Strong demand for air cargo transport has been a bright spot. Volumes increased by 1% in 2020, translating into higher revenue cargo revenues. Africa is currently the best performing market worldwide for air cargo, with demand up by more than 20% so far this year, mostly driven by shipments between Asia and Africa.
At the same time, most African governments have other financial relief instruments and levers at their disposal. These include the ability to scrap, reduce or defer statutory charges, levies, and taxes on air transport, all of which would reduce pressure on airlines and enable them to launch and expand their services, which in turn sustains jobs and livelihoods.
Nomad Africa: There is talk of a third wave and new variants hitting Africa, what is IATA doing and how prepared is it for this?
Kamil Alawadhi: We know a lot more now about the transmission of COVID-19 and over the past several months we have demonstrated how effective measures prevent it from being spread through air travel. IATA continues to impress upon governments and health authorities the need to adopt the health and biosecurity measures for air transport that were developed by the UN’s International Civil Aviation Organisation and World Health Organisations together with IATA and other industry role-players.
Similarly, we are calling on governments to do away with quarantines and replace them with affordable testing, tracking, and tracing.
Nomad Africa: The low rate of air travellers means that in the event of travel restrictions being eased, airlines won’t be able to prepare as much as they could have done outside the pandemic, tell us more about this?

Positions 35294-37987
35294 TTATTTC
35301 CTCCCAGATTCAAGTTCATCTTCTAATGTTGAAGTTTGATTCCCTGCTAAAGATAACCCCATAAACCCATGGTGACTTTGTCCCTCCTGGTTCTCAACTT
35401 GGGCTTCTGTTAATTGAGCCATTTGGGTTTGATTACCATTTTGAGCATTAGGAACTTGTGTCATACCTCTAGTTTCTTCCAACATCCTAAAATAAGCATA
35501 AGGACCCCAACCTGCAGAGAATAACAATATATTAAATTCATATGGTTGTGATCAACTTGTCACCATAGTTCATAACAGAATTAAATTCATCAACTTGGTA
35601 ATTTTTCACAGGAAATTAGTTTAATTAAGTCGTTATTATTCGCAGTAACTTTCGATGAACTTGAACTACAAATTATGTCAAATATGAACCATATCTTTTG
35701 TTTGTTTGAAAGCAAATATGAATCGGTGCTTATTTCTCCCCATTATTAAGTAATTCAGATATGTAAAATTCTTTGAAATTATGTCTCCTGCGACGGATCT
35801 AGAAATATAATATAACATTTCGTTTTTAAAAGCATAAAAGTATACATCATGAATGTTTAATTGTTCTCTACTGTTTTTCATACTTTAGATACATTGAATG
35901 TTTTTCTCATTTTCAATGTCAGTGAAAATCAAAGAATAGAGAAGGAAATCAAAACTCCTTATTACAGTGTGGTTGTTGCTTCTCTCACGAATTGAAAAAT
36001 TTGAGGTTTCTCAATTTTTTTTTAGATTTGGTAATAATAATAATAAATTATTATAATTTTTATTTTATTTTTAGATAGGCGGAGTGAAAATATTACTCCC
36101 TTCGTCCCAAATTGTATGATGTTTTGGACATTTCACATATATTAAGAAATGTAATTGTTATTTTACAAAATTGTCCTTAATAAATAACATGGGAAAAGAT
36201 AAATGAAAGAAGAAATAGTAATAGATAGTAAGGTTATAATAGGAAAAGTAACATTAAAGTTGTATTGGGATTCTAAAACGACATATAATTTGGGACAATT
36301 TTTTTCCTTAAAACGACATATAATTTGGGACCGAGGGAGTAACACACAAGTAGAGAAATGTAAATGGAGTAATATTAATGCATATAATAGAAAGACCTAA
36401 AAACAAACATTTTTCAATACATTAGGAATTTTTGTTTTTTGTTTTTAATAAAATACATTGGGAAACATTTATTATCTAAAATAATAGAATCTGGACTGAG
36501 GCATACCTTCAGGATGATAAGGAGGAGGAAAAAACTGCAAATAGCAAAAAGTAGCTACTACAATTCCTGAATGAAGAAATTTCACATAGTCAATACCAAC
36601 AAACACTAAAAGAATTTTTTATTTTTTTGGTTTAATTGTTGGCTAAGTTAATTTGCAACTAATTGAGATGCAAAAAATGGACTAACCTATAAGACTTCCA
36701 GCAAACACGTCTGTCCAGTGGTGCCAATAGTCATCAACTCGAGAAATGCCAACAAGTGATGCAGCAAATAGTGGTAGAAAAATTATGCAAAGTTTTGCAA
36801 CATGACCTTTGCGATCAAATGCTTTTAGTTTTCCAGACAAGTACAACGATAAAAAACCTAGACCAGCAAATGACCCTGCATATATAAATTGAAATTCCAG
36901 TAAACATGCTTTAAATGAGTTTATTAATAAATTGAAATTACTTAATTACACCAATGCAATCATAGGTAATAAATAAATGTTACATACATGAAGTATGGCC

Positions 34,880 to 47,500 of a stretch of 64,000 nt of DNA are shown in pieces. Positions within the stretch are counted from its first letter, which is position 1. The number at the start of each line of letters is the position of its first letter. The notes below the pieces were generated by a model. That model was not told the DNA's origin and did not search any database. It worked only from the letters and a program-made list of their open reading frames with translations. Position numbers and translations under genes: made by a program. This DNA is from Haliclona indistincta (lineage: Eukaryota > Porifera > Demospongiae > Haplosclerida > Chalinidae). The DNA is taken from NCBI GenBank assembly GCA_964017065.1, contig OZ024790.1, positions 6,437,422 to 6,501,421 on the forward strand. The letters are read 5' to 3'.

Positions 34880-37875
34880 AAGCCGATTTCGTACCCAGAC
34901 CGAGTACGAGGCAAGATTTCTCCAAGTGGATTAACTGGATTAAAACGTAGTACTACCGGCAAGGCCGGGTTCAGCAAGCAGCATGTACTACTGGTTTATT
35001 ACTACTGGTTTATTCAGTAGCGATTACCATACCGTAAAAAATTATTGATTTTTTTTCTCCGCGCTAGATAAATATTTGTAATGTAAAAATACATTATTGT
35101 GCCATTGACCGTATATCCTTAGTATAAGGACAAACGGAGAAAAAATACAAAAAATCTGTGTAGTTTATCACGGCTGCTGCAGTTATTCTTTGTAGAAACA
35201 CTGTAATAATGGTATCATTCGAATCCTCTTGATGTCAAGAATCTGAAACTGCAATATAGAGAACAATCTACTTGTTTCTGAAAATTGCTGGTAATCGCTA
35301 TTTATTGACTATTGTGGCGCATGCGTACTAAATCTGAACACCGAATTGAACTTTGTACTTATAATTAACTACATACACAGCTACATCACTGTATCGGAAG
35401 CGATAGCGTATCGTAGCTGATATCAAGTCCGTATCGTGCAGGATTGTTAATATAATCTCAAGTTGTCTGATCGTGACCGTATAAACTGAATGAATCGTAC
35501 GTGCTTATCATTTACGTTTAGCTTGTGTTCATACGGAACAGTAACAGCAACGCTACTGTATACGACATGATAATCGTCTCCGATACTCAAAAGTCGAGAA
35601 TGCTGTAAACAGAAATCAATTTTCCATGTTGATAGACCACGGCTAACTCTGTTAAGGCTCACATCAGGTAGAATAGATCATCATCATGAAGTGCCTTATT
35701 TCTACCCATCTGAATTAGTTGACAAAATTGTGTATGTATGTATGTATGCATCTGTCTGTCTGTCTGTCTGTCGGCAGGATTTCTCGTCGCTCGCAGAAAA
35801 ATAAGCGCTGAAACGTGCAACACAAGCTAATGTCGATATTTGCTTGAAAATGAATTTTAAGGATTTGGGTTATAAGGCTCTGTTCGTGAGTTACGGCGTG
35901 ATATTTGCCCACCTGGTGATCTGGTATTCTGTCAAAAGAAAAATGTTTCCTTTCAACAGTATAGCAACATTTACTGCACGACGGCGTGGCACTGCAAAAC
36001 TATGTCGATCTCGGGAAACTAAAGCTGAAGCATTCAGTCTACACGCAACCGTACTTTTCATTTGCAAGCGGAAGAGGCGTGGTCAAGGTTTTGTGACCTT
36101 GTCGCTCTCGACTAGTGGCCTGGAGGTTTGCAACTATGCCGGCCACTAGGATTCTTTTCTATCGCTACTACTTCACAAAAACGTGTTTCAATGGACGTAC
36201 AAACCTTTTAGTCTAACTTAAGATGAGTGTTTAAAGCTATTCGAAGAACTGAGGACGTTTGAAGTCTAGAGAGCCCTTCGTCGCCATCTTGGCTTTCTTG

Kamil Alawadhi: Airlines have not been idle during the crisis. They have been developing and refining plans for their restart. Governments need to develop the benchmarks and plans that will result in a safe, orderly, and timely restart. That means working with governments in at least two areas:
– establishing operational restart plans, including aircraft maintenance and readiness as well as refresher training for pilots, cabin crew, and technical support personnel,
– adopting tools to manage new COVID-19 testing and vaccine requirements such as the IATA Travel Pass app. In Africa, the IATA Travel Pass Advisory Group includes Ethiopian Airlines and RwandAir, which are currently testing the app.
Nomad Africa: Do you think the imminent travel pass could solve the issue of the low rate of travel in Africa?
Kamil Alawadhi: The low rate of travel in Africa is a result of these main factors:
– Hassle factors such as the continued requirements for quarantines and the high cost of COVID-19 tests
– The slow and uneven roll-out of COVID-19 vaccination programmes across the Continent. This is impeding the lifting of international travel restrictions and delaying the recovery of Africa’s economies.
Most businesses are still cash-strapped and continue to curtail corporate travel in favour of virtual online video conferences and meetings.
The IATA Travel Pass is intended to provide a standardized, intuitive and secure solution that will enable travellers to retrieve and store their COVID-19 test and vaccination status certificates and share them with immigration and health authorities. For it to boost confidence in travel, governments around the world have to recognize and adopt the technical standards embodied in the Travel Pass and avoid introducing any unnecessary inconsistencies or create confusion for travellers.
Source: Nomad Africa Magazine